JOHANNESBURG — Marcello Lippi had been warned this might happen. He had been told time and again by Italian fans and media that his team was too old, that it needed younger, hungrier players.
Take Inter Milan's Mario Balotelli or Davide Santon, they said. Take Sampdoria's Antonio Cassano. Take anyone but that old gang of yours.
But Lippi ignored the warnings and advice, and on Thursday he paid the price.
When referee Howard Webb blew the final whistle at Ellis Park, the scoreboard showed one of the World Cup's all-time remarkable results: Slovakia 3, Italy 2.
A team playing in its first World Cup, made up largely of players unknown internationally, had defeated the defending world champions and knocked them out of the World Cup.
The final line on Italy: No wins, one loss, two ties.
Coming two days after France was sent home with its tail firmly between its legs, it marked the first time in World Cup history that the previous tournament's two finalists were eliminated in the first round.
Italian goalkeeper Gianluigi Buffon held his head in his hands in disbelief. Buffon had to watch in frustration from the bench after being sidelined by a back injury in the opener.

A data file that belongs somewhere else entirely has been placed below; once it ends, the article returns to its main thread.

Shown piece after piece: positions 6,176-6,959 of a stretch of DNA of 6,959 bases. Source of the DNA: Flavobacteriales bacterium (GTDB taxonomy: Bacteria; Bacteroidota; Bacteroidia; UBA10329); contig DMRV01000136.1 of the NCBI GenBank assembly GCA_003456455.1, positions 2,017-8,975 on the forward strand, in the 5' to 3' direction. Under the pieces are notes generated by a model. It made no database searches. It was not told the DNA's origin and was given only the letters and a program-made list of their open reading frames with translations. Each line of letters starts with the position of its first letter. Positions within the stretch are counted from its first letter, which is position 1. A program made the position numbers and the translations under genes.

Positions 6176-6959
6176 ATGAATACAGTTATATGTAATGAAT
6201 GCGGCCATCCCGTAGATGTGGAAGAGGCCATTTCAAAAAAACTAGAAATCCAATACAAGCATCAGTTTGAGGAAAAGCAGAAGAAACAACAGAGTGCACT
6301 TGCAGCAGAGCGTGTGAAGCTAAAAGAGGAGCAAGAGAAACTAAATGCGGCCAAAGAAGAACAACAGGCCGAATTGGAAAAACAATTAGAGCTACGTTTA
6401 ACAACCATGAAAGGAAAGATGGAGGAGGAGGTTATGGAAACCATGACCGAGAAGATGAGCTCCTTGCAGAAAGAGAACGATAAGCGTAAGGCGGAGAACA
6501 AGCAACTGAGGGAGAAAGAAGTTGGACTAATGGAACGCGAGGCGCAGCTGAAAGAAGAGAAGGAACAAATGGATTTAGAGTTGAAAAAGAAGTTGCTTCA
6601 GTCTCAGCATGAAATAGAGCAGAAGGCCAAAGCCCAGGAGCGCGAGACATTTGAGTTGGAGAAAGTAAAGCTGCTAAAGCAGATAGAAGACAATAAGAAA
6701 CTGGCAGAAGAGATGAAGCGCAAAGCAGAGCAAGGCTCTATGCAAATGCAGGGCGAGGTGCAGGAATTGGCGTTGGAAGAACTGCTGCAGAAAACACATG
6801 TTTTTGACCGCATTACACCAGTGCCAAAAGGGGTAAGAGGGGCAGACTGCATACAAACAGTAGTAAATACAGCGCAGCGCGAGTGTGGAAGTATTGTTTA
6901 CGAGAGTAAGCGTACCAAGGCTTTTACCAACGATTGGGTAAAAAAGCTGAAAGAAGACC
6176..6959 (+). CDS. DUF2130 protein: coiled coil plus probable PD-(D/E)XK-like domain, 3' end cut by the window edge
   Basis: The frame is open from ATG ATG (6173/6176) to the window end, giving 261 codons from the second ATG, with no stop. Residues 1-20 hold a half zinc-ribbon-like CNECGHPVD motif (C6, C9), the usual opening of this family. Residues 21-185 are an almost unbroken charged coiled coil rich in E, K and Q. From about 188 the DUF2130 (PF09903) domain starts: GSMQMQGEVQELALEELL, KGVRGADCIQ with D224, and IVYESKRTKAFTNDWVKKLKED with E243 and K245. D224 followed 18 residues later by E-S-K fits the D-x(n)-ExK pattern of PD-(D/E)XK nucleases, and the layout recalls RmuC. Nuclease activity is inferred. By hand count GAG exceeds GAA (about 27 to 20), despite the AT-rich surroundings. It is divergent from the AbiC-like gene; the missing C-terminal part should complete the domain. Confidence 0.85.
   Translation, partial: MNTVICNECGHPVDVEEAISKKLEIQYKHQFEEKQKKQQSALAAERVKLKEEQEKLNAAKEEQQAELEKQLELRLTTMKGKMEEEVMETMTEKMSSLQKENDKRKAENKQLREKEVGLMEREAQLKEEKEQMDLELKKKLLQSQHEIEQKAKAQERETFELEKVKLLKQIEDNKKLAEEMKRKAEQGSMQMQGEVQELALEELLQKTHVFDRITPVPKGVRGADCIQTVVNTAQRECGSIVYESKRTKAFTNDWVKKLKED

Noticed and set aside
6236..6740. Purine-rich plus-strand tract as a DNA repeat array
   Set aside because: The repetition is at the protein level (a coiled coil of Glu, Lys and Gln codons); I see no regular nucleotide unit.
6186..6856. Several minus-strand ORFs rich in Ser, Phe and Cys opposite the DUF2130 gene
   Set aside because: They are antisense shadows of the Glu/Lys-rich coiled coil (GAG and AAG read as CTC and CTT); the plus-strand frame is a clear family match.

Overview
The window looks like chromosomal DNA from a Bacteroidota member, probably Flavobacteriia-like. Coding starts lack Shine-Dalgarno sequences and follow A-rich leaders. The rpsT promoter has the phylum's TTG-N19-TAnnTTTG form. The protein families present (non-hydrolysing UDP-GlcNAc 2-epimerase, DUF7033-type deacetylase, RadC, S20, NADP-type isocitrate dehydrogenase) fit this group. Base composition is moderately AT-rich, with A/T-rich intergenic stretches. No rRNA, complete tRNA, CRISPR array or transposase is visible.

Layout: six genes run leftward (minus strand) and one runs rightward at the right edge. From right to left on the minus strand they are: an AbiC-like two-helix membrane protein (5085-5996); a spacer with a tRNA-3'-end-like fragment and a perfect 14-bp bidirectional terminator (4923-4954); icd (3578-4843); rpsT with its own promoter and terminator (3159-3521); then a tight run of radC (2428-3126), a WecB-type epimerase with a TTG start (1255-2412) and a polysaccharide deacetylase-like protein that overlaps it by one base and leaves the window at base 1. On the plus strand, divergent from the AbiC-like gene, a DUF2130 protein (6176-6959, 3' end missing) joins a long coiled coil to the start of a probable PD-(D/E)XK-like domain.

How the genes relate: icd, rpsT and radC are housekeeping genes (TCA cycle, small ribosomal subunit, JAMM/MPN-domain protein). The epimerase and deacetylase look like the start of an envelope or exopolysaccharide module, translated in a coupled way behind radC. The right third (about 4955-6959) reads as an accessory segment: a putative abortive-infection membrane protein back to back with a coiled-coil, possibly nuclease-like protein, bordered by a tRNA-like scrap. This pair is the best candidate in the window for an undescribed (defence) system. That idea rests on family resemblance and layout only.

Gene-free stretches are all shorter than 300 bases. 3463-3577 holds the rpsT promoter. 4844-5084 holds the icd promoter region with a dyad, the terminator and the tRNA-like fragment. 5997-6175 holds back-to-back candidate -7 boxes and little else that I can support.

On the field, forward Fabio Quagliarella was in tears. Lippi was too angry or embarrassed to stick around. He stalked off the field and into the waiting torture of the postgame news conference.
Once there, he regained his composure and dignity. Unlike his French counterpart, Raymond Domenech, Lippi was ready to accept the blame.
"I take full responsibility," he said. "If the squad went out with fear in their legs and hearts, it means the coach did not prepare the match well tactically or psychologically."
Or perhaps it was simply a result of relying too much on the players who won the World Cup for him in 2006. Nine of the 23 men on the roster were 30 or older.
"We were a disappointment, and everyone saw it," Buffon said.
It was the first time in 36 years, and only the third time in history, that Italy bowed out in the first round.
Slovakian football, meanwhile, has never been better.
"After the birth of my son, it's the second-best day of my life," said coach Vladimir Weiss, a starter on the Czechoslovakia team that routed the U.S. 5-1 in the 1990 World Cup in Italy.